Morton's neuroma is a frequently painful condition of the forefoot, causing patients to seek medical care to alleviate symptoms. A plethora of therapeutic options is available, some of which include injection therapies. Researchers have investigated injection therapy for Morton's neuroma, and latterly the evidence base has been augmented with methods that use diagnostic ultrasound as a vehicle to deliver the injectate under image guidance for additional accuracy. To date, there seems to be no consensus that ultrasound-guided injections provide better therapeutic outcomes than nonguided injections for the treatment of Morton's neuroma.


A systematic review was chosen because this method can undertake such a process. The review process identified 13 key papers using predetermined inclusion and exclusion criteria, which then underwent methodological quality assessment using a pretested Quality Index. A narrative synthesis of the review findings is presented in light of the heterogeneity of the data from the extraction process.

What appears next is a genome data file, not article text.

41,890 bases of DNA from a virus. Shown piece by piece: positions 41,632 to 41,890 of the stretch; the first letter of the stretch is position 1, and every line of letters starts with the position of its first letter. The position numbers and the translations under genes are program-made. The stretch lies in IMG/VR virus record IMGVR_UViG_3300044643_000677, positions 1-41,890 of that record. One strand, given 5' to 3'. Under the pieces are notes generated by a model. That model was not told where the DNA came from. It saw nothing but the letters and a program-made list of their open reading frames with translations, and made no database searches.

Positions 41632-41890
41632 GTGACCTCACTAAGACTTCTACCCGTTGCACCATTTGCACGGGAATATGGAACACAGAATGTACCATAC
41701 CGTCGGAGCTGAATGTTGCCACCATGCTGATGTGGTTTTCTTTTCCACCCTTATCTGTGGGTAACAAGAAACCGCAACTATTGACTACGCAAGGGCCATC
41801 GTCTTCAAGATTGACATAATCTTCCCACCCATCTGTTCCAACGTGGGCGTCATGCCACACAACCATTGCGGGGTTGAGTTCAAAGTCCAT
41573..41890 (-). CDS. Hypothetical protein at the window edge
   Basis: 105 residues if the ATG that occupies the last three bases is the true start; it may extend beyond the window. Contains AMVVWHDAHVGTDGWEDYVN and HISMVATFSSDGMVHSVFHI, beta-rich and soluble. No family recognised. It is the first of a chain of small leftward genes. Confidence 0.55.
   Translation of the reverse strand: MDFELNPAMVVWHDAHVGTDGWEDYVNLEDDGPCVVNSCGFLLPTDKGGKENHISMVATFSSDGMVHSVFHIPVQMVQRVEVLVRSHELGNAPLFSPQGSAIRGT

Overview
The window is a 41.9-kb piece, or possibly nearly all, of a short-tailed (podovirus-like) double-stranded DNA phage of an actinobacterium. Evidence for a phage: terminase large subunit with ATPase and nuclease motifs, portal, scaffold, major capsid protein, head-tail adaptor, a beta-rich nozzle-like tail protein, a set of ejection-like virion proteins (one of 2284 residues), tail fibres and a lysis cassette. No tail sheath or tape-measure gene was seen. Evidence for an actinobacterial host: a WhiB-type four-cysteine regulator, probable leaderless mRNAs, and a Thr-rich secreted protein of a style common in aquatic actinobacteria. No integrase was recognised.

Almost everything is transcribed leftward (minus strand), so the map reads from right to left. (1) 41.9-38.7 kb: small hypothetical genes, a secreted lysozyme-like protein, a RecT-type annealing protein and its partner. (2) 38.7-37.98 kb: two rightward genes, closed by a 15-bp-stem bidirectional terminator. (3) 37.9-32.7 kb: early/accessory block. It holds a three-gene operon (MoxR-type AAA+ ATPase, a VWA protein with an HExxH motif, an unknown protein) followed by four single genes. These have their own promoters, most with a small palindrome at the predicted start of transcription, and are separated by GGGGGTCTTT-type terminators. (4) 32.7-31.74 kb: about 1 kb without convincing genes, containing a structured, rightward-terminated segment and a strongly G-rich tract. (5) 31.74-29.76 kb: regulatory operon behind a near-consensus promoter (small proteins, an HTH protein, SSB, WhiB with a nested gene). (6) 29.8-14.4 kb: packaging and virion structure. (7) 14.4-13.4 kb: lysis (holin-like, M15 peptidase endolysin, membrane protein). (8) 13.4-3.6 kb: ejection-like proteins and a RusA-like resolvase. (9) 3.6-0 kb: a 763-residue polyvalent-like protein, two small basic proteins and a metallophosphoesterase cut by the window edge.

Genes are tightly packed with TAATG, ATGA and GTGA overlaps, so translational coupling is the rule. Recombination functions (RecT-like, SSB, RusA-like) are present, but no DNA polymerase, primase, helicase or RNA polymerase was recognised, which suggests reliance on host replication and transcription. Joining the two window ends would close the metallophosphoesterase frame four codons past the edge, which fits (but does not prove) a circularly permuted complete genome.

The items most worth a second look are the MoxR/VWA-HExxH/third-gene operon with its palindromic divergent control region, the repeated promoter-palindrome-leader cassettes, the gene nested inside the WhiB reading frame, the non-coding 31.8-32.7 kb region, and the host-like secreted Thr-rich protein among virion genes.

This systematic review provides an argument that ultrasound guidance can produce better short- and long-term pain relief for corticosteroid injections, can reduce the need for additional procedures in a series of sclerosing alcohol injections, can reduce the surgical referral rate, and can add efficacy to a single injection.


Ultrasound guidance should be considered for injection therapy in the management of Morton's neuroma.

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